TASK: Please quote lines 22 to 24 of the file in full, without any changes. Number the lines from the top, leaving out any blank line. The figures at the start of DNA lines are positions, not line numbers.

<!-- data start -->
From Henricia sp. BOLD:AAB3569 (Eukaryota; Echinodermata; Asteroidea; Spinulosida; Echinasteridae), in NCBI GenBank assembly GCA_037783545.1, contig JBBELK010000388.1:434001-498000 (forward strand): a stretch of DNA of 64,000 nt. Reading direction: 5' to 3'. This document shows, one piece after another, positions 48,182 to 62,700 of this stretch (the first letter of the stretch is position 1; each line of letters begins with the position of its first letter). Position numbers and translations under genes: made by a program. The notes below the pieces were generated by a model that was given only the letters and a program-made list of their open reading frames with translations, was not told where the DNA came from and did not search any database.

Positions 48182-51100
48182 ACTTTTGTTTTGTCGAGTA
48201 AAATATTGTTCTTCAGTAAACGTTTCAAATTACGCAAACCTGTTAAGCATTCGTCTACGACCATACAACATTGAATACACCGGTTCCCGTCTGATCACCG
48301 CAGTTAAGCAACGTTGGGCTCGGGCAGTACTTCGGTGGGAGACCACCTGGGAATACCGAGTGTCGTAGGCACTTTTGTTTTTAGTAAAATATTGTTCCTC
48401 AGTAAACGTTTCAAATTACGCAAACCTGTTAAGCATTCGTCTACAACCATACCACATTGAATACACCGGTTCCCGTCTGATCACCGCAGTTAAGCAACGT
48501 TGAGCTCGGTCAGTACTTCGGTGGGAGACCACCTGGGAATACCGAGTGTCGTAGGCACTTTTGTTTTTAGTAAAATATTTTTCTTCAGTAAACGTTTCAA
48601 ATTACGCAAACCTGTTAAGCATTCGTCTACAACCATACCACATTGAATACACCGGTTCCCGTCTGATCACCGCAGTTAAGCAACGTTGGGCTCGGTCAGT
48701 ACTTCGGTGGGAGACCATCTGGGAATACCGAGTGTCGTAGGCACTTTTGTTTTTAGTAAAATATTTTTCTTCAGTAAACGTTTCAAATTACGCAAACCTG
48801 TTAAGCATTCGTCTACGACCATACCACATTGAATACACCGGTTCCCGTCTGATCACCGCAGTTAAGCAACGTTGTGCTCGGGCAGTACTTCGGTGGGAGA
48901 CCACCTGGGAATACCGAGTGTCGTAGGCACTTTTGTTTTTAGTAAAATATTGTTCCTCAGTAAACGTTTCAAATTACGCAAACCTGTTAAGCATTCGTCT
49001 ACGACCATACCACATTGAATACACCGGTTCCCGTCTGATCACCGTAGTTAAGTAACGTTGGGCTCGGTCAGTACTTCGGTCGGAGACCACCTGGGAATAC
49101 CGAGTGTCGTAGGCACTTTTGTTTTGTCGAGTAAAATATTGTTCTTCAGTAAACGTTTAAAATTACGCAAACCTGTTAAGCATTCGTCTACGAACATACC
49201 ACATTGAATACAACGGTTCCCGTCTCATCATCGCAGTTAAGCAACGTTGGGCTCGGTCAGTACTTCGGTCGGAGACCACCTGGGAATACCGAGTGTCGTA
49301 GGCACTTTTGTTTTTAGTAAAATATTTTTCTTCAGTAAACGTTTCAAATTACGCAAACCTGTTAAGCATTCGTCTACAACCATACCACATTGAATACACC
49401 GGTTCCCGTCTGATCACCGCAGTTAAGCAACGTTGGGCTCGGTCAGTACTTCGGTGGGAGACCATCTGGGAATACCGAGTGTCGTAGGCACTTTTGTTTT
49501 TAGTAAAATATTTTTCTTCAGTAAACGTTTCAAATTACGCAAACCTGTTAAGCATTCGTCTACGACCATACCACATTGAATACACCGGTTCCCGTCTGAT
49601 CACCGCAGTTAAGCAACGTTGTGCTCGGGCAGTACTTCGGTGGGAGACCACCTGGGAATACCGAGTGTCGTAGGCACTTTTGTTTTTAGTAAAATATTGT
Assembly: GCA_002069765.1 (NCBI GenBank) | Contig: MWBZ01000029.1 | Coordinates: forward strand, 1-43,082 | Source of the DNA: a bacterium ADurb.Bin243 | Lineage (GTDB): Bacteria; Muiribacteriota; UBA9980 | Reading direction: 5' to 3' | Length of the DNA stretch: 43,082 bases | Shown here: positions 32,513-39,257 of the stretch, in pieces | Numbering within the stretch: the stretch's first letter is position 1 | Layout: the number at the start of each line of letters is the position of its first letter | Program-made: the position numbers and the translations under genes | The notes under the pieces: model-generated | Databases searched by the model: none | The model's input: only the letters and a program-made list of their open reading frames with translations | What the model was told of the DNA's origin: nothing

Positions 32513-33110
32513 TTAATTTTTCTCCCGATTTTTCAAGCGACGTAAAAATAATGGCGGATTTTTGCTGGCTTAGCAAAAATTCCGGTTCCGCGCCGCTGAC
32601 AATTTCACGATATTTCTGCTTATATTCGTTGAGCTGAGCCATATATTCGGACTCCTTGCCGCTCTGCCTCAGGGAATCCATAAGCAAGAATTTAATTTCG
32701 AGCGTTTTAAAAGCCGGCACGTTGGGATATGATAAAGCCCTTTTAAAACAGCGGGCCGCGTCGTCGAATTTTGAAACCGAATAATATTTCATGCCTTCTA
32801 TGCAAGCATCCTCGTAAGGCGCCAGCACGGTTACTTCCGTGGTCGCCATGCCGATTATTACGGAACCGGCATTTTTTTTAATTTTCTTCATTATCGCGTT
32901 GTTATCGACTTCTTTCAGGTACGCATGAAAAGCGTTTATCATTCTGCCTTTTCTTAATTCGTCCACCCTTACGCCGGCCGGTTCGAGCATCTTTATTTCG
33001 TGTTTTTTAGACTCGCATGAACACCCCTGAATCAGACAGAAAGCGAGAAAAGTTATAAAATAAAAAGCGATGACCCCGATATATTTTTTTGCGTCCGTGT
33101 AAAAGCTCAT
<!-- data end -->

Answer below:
32601 AATTTCACGATATTTCTGCTTATATTCGTTGAGCTGAGCCATATATTCGGACTCCTTGCCGCTCTGCCTCAGGGAATCCATAAGCAAGAATTTAATTTCG
32701 AGCGTTTTAAAAGCCGGCACGTTGGGATATGATAAAGCCCTTTTAAAACAGCGGGCCGCGTCGTCGAATTTTGAAACCGAATAATATTTCATGCCTTCTA
32801 TGCAAGCATCCTCGTAAGGCGCCAGCACGGTTACTTCCGTGGTCGCCATGCCGATTATTACGGAACCGGCATTTTTTTTAATTTTCTTCATTATCGCGTT